The Fifth Circuit in Doiron adopted a two-question test to determine whether a contract was maritime, which focused the inquiry “on the contract and the expectations of the parties.” Expanding the Doiron analysis beyond the scope of just oil and gas contracts, the Barrios decision provided further guidance and explicitly held that Doiron also applied to mixed-services contracts. The court noted:

In short, Doiron’s two-part test applies as written to all mixed-services contracts. To be maritime, a contract (1) must be for services to facilitate activity on navigable waters and (2) must provide, or the parties must expect, that a vessel will play a substantial role in the completion of the contract.

While the district court in Barrios found that the contract was a “land based construction contract,” and therefore governed by Louisiana law, the Fifth Circuit held otherwise. The Fifth Circuit established that Doiron applied outside of just the oil and gas sector, and expanded the meaning of maritime contracts to all “activity” that contributed to the facilitation of offshore services. Barrios held that this first element was satisfied when it called for Centaur to construct a concrete containment rail necessary to prevent coal and petroleum coke from spilling onto the dock or into the river. Likewise, the second element requiring a party’s expectation of vessel contribution was also satisfied when the parties “recognized that [the vessel] provided a necessary work platform, an essential storage space for equipment and tools, and a flexible area for other endeavors related to the construction work.” Because these two elements were satisfied, the Fifth Circuit found that the contract was maritime and the indemnity obligations were fully enforceable.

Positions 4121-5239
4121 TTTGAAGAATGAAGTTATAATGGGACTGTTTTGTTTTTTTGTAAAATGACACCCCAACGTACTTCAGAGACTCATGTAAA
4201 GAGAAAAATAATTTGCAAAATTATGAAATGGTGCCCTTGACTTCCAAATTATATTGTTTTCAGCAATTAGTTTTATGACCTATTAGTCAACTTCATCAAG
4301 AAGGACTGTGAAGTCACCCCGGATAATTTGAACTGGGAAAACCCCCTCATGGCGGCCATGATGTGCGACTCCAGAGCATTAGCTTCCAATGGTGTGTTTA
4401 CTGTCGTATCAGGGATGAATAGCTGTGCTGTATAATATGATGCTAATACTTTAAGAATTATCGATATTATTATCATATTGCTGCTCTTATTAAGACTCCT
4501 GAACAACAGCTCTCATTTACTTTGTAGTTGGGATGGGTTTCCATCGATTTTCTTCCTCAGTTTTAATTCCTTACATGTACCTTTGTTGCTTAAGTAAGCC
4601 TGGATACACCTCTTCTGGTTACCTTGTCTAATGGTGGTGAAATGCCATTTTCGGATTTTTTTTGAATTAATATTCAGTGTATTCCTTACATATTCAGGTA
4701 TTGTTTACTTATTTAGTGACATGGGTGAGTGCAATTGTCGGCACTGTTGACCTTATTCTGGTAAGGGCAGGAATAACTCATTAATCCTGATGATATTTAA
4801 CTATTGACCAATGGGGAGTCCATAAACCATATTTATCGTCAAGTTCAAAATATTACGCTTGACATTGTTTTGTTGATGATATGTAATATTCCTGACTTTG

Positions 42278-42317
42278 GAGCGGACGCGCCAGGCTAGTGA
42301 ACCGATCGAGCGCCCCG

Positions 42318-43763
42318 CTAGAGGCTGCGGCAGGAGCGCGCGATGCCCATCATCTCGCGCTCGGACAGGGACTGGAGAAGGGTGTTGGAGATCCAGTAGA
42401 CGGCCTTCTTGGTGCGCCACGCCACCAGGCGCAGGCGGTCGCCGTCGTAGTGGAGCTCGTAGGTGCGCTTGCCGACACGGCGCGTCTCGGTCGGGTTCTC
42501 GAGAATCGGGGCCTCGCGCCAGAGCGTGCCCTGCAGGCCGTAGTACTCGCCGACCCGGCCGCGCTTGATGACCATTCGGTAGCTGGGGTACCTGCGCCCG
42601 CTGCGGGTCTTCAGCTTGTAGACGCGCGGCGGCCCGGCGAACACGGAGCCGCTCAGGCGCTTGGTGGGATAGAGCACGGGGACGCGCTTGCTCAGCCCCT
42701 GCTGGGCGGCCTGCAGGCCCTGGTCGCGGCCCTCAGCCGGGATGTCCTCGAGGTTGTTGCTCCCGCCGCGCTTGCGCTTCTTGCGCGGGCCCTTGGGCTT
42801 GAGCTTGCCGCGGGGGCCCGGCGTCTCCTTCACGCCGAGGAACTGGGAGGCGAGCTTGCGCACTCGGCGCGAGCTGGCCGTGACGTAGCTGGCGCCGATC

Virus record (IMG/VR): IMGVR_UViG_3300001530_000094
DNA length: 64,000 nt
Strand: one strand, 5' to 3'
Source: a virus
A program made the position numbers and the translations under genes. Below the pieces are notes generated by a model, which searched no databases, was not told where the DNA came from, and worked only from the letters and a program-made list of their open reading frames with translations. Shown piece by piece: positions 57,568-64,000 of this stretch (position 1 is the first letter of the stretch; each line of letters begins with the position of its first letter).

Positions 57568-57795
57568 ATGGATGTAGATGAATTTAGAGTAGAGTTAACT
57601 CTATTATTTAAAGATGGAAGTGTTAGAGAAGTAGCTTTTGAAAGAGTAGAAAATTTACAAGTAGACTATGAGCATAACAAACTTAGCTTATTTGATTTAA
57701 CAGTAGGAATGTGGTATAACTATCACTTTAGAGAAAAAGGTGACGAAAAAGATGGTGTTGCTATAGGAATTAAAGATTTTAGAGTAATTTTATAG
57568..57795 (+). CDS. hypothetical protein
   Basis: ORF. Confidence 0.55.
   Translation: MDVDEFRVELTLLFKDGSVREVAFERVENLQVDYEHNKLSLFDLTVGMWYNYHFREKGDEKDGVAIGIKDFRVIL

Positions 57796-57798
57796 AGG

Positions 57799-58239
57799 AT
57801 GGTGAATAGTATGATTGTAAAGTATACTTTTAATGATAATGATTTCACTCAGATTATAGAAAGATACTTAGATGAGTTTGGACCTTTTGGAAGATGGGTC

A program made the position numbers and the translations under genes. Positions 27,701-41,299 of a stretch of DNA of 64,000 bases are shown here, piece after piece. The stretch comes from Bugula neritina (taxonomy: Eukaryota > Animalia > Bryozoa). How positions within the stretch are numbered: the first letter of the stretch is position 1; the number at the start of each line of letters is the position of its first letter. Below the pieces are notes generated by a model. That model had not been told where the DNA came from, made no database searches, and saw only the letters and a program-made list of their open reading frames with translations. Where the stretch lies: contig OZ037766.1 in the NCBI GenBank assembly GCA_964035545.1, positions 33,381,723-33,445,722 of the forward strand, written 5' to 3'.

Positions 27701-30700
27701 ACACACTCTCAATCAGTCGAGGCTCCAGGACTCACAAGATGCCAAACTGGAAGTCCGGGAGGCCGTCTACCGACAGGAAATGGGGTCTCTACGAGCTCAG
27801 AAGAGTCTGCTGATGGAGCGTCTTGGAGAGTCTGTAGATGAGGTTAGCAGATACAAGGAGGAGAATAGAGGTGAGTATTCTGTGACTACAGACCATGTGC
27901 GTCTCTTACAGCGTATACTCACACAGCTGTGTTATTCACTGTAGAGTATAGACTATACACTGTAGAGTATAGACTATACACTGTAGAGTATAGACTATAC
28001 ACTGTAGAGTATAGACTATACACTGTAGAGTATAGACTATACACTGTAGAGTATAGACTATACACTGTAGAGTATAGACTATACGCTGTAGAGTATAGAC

Over the decades, the Fifth Circuit has worked toward a bright-line maritime contract test. The Barrios decision is the first opinion from the Fifth Circuit since the new Doiron test was proclaimed. The Fifth Circuit’s Barrios opinion indicates that the Doiron test will apply across a wide spectrum of contracts. It will act as important precedent as conflicts inevitably arise regarding the classification of mixed-services agreements, which significantly impacts contractual indemnity and insuring provisions.

Conclusion / Recommendations

The Fifth Circuit in Barrios broadened the application of the two-part Doiron test to potentially all mixed-services contracts. This expanded application of the Doiron test has a potentially significant impact on the enforceability of indemnity and insuring provisions in contracts outside the traditional oil and gas context.

When a mixed-services contract involving marine assets is negotiated, the parties should consider whether or not the Barrios/Doiron test calls for the application of general maritime law notwithstanding the parties’ contractual choice of law clause. In the contracting documents, parties should specifically clarify whether a vessel will play a substantial role in the performance of the contract. Specific wording reflecting the parties’ intent would facilitate a court’s finding that the agreed-upon choice of law provision is legally valid, which would ensure that the risk allocation clauses work as intended.

For further information, please contact the authors of this briefing:

James Brown
Partner and Master Mariner, Houston
+1 (713) 706 1947
jim.brown@hfw.com

Mike Wray
Partner, Houston
+1 (713) 706 4905
michael.wray@hfw.com

Courtney Campion
Associate, Houston
+1 (713) 706 4901
courtney.campion@hfw.com

Footnote

  1. Barrios v. Centaur, L.L.C., 942 F.3d 670 (5th Cir. 2019).